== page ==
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  Classes of Virgilio lino   PHP OpenAPI Library   Download  
Role: Documentation
Content type: text/markdown
Description: Documentation
Class: PHP OpenAPI Library
Implement APIs defined using OpenAPI specification
Author: By
Last change:
Date: 4 years ago
Size: 4,117 bytes


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Maybe it's about automation, or just about being more declarative because a non Touring complete DSL will just more be correct, I find it just amazing the possibility to describe an API by using the Open-API-Specification and let this specification be your code: this class will set every route using the Slim functionalities, and for every route point to a CommandHandler.

I'd suggest, the best way to see it in action is just to clone the repository and try the Example Hello World Application:

git clone
cd open-api/Examples/HelloWorld/
composer install   #composer install will actually install Slim and open-api
php -S localhost:8080 -t public #start the server
curl localhost:8080/hello/world # or just open the browser localhost:8080/hello/world

For a fully working application, you could take a look at a ReactJS + Slim Skeleton that provides all the functionalities needed for a modern application. The url is here The OpenApi specification is here

You will not have a few overpopulated Controllers, but instead for every entry point a command handler. You can read at this blog post for some ideas of how we intend our architecutre

Furthermore, the Open-Api specification can be automatically validated, tested Swagger

In the end you'll have a yml or json file that describe your API, something like this: Json Specification

By using our library all routes will automatically be set. Every route pointing to a CommandHandler indicated by a unique operationId. So in the image of the example, you can see that there is a route: /pet that accept post requests. It will be enough to use our class, when you start the application the route /pet will accept a post. And so for the gets that you see below, like /pet/findByStatus, etc. For every path, it will be executed the command handler with the operationI. In the example for /pet, you can see the operationId: addPet. So making a post request to /pet, the system will try to execute the class AddPet::execute passing the params. The operationId must be a fully qualified name of a class. Something like this for example: operationId: \MyApplication\CommandHandlers\AddPett which means that will execue AddPett::execute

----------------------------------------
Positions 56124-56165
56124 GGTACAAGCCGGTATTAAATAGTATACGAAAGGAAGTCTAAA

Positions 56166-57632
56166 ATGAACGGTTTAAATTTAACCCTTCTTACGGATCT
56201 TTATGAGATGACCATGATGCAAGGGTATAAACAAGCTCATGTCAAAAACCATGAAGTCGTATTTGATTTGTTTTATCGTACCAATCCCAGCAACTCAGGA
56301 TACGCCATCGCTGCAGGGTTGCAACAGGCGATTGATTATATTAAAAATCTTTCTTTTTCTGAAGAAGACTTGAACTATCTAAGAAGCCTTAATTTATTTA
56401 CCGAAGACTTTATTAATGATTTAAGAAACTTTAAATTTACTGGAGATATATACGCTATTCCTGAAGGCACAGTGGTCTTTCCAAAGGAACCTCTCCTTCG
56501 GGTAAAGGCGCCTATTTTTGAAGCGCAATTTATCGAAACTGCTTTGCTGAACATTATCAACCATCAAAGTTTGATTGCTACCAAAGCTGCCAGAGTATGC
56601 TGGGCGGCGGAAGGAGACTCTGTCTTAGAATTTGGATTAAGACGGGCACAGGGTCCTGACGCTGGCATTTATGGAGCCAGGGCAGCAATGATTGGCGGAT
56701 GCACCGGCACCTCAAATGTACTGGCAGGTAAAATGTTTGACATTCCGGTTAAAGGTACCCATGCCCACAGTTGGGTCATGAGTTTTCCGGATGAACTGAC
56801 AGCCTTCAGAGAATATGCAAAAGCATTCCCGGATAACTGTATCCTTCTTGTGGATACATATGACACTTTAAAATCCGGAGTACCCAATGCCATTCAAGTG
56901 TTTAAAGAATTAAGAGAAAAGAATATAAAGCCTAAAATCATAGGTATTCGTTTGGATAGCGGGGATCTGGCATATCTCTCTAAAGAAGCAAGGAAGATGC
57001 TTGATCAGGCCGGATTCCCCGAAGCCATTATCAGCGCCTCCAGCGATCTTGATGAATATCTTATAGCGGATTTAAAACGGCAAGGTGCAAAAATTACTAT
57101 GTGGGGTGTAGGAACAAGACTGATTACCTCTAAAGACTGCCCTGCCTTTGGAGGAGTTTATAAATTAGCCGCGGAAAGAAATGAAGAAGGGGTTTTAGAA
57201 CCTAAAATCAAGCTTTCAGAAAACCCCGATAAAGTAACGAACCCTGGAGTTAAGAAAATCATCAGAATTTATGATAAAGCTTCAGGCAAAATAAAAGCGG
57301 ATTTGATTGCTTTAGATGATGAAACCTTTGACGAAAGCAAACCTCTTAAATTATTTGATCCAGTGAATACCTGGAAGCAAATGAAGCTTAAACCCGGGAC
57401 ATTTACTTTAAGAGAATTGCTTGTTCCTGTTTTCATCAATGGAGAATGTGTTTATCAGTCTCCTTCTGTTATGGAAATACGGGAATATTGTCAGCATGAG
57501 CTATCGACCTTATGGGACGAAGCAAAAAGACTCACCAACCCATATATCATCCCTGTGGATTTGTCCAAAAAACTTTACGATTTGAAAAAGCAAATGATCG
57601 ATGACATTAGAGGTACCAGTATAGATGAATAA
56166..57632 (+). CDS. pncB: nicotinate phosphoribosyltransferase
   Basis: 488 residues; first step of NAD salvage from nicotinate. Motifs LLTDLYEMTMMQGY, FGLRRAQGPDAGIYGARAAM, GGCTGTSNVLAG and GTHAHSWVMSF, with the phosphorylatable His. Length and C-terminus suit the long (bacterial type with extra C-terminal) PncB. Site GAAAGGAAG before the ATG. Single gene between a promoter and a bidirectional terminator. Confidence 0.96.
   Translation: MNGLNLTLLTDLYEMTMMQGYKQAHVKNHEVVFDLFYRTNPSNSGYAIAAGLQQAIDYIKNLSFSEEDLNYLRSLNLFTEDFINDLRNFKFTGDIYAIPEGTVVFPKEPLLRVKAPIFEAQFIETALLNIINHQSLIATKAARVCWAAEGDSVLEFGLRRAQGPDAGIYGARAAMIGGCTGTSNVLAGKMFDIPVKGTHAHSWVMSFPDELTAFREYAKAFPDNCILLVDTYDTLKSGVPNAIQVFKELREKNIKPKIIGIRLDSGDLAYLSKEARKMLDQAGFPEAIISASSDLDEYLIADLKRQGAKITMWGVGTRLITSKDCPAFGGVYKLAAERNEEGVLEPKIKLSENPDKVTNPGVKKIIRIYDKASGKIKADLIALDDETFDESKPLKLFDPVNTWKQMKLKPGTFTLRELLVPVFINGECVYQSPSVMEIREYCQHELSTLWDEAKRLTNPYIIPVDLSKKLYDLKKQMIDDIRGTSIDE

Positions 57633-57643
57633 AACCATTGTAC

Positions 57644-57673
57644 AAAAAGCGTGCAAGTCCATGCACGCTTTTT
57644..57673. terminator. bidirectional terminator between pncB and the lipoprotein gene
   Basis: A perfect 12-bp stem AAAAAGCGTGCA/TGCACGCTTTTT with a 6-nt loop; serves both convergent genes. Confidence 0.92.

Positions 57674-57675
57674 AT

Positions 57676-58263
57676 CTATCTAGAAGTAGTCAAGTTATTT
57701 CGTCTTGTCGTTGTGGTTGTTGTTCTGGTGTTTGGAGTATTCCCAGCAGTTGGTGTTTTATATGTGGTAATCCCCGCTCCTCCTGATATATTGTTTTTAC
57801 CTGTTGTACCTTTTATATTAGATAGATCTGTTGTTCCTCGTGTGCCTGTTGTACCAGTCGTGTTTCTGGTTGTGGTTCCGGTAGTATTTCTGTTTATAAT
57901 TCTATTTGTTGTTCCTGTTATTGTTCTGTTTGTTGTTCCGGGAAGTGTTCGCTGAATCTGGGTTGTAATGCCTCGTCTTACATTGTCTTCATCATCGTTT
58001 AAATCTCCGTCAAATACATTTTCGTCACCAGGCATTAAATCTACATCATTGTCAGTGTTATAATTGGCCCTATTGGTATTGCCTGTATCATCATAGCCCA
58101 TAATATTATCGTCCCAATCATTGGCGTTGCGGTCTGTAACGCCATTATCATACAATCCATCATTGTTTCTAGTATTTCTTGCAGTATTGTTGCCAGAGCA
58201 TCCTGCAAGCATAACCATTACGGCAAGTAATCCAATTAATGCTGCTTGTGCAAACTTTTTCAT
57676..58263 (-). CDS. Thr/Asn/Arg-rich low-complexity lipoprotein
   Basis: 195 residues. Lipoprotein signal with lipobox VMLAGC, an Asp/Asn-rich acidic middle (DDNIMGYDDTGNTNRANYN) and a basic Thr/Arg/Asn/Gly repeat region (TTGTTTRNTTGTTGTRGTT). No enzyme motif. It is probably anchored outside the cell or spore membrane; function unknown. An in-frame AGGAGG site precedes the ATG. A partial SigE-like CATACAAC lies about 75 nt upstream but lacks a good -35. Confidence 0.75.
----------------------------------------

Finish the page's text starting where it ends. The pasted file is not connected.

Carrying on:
You may find an example of a fully working Open-Api specification here the full json file


composer require dispatcher/open-api


require 'vendor/autoload.php';
$app = new \Slim\App;
$container = $app->getContainer();
//your command Handlers need to be injected by operationId
$container['HelloWorld'] = function () {
    return new \HelloWorld\CommandHandlers\HelloWorld();
$openApiFile = 'routes.json';
$openApiConfigParser = Dispatcher\OpenApi\ParserFactory::parserFor($openApiFile);
$openApiConfig = $openApiConfigParser->parse($openApiFile);
$applicationBridge = new \Sab\Application\Bridge\SlimBridge($app);
$routesInjector = new \Dispatcher\OpenApi\Route\DefaultRouteInjector();
$openApiDispatcher = new \Dispatcher\OpenApi\OpenApiDispatcher($routesInjector);
$openApiDispatcher->InjectRoutesFromConfig($applicationBridge, $openApiConfig);


As you may see we're injecting HelloWorld, a command Handler with the same id of operationId that you may find on routes.json

That's all folks.

Help wanted

There is no validation at all. This process can be automatized. Class CommandHandler on the file called SwaggerDispatcher.

Thanks, Virgilio